STAFF REVIEW of Pathologic 2 (Xbox One)


Wednesday, January 22, 2020.
by Adam Dileva

Pathologic 2 Box art I’ve never really played anything quite like Pathologic 2 before. While I’ve not played the first, the setting and plot of the sequel really intrigued me. When you think of horror games, you usually think of killers, blood and jump scares. Pathologic 2 does the genre quite differently though, as its “horror” is more based on a depressing and dying world around you as a plague sets in, one that you’re not immune from. While the world sucks you into its narrative, it’s very rough around the edges, making it hard to stay immersed in this decaying and desperate world.

You begin as Artemy Burakh, also referred to as Haruspex, a doctor whom has been away from his village for many years to complete his medical training. One day he receives a letter from his father, pleading for him to return home as there’s something he needs to help with urgently. You hitch a ride on a train only to be greeted by another stowaway that emerges from a coffin. This is where the weirdness begins to set in.

You start having visions, but they seem so real; are they actually visions? You are attacked as you exit the train, so in self-defense, you end up murdering the three assailants. You arrive back in your village, only to find out your father has been murdered, but how, by whom and why? There are mime-like creatures, plague doctors and other odd characters you'll meet in this remote rural village. These are only some of the questions you’ll need to solve, but there’s a much bigger threat that’s consuming everything in its path; a plague.


This deadly outbreak starts out as a small nuisance, but now that you’re the only healer in town, people will want your help as well. But no one is immune, including yourself. Is self-preservation more important than saving others? Because this small village is so secluded, food, medicine and even water are resources in high demand, but low in supply.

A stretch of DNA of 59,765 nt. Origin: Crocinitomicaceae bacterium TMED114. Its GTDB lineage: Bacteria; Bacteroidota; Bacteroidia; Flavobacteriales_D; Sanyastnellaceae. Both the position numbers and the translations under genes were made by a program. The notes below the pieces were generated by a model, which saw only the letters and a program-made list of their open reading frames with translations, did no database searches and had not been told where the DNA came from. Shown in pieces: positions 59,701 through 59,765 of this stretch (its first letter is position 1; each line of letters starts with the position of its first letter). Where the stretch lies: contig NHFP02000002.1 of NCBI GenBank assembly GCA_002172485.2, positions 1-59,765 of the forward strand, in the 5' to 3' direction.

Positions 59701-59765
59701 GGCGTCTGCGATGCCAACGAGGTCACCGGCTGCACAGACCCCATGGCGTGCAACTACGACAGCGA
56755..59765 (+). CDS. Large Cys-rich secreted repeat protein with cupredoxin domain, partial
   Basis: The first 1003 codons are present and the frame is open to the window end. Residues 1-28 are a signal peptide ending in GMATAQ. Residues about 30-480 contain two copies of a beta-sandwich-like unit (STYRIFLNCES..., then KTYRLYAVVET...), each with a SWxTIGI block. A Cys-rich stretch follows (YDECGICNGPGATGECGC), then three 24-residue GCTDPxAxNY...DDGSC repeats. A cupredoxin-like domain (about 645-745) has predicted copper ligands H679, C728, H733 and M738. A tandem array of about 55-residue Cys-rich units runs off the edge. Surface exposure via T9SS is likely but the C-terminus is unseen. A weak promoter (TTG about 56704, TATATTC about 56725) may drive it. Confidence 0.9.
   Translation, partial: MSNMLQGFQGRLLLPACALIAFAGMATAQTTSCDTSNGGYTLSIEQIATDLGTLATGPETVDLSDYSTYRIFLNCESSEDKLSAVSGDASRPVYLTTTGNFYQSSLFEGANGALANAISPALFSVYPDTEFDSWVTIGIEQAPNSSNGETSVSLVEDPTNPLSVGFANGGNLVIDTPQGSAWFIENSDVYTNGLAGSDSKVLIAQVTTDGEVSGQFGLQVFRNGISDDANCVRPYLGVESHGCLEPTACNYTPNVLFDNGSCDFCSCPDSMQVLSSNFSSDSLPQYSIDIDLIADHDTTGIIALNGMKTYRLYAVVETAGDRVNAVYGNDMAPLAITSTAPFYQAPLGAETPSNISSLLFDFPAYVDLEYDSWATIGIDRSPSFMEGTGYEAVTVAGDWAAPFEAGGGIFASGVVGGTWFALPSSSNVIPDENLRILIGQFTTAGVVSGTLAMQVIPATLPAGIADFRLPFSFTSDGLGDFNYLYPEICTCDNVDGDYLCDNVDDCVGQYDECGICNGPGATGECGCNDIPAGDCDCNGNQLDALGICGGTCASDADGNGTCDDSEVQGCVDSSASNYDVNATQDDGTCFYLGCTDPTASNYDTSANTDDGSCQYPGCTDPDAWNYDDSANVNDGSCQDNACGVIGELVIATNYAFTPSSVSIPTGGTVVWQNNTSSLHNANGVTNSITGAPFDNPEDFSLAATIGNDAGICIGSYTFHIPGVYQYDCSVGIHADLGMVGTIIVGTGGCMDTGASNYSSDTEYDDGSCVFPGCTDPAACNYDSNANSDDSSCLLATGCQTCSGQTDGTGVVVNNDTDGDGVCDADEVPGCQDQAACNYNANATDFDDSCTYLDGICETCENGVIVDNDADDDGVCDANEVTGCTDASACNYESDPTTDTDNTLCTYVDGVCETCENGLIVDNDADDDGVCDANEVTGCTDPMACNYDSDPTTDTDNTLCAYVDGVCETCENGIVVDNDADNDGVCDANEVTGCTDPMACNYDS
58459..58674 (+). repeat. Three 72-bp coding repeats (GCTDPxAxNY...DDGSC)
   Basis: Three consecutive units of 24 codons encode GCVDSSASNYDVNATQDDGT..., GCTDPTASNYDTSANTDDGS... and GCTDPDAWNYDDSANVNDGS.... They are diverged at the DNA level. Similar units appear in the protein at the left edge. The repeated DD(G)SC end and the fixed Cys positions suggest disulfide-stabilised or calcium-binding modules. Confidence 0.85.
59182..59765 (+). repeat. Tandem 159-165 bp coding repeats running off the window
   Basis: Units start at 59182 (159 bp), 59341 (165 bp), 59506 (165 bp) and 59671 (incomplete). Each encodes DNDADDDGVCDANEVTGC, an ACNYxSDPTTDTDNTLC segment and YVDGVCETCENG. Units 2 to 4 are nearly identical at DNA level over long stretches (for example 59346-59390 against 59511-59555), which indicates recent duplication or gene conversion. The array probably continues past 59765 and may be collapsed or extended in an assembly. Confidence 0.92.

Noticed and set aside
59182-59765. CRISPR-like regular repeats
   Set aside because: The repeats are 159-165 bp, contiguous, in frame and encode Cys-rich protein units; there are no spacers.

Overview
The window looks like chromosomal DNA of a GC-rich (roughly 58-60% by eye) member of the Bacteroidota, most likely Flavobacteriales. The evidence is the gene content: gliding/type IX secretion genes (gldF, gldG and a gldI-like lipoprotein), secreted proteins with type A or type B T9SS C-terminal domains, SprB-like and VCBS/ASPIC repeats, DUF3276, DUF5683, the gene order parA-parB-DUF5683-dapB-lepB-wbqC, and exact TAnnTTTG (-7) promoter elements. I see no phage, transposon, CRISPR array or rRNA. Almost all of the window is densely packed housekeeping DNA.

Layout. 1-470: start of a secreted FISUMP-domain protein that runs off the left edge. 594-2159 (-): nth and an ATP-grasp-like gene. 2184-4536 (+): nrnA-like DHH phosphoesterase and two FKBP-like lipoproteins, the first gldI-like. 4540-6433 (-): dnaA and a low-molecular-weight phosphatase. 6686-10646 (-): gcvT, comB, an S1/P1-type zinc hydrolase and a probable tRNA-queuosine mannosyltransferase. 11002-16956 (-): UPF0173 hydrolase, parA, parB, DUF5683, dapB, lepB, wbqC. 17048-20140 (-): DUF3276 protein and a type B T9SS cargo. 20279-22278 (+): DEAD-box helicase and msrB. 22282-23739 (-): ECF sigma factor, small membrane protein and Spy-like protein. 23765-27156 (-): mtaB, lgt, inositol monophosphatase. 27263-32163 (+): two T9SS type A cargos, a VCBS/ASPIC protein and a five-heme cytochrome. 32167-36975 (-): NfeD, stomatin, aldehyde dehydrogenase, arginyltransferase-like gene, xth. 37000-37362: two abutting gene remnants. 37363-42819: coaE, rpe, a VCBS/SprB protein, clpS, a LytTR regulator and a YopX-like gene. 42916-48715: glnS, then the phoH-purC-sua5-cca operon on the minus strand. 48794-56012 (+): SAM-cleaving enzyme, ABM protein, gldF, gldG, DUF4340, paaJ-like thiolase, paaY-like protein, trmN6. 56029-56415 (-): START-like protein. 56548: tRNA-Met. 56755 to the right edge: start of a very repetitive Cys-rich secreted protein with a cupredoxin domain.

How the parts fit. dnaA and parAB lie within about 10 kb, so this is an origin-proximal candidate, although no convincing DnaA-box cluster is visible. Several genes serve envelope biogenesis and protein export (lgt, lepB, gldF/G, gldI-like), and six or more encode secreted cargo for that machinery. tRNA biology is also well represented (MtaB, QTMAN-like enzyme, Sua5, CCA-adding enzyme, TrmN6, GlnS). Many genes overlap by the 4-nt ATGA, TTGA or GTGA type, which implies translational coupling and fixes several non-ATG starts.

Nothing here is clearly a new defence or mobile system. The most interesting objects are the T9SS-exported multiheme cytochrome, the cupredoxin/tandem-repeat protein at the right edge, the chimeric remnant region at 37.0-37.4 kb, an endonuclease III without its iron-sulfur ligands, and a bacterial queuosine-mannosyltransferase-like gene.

You’ll need to constantly manage your own thirst, hunger, exhaustion and stamina, but what if a group of kids are starving and ask for help? Do you help them instead of hoarding your supplies for yourself? What if bottling someone’s blood could save others but turn people hostile against you? These are just some of the situations you’ll come across during your unfolding journey full of suffering and death. It quickly becomes apparent that you can’t save everyone, oh, and you only have 12 days to do so.

12 days isn’t a lot of time to save yourself and a town from a deadly plague, so there’s no time to waste. Time is your biggest enemy, as you’ll need to determine what to do with your time, who to help and who to ignore, as you simply won't be able to help and save everyone. While you’re given a map of the town and markers of quests you’re currently on, you’re completely left open to play however you wish. You’ll talk to a number of characters, each with their own personalities and backgrounds.

Some simply want help, whereas others will have their real motives hidden. There are usually numerous dialogue choices for each conversation, of which you can choose however you wish to respond, affecting the outcome of that relationship. It’s not as simple as good versus bad choices though, as there’s going to be a lot of morally gray area, and what you do to help one person may upset others or even hinder yourself.


The hardest aspect for me to become accustomed to in Pathologic 2 was its survival elements. This is where you’ll need to manage your hunger, thirst, exhaustion, stamina and more. This is a small village, so finding resources isn’t as simple as checking every canister and shelf. I personally really dislike games where I need to worry about aspects like this, but in this setting where the world is succumbing to a plague, it’s eerily fitting. Thankfully there are a ton of settings in the options that can be adjusted, like how hungry and thirsty you become, the quickness of exhaustion and much more. At nearly every point when adjusting these values though the game tries to remind you that Pathologic 2 is meant to be challenge and you’re meant to die, so tinkering these parameters changes the intended difficulty, but you’re certainly welcome to do so if you wish.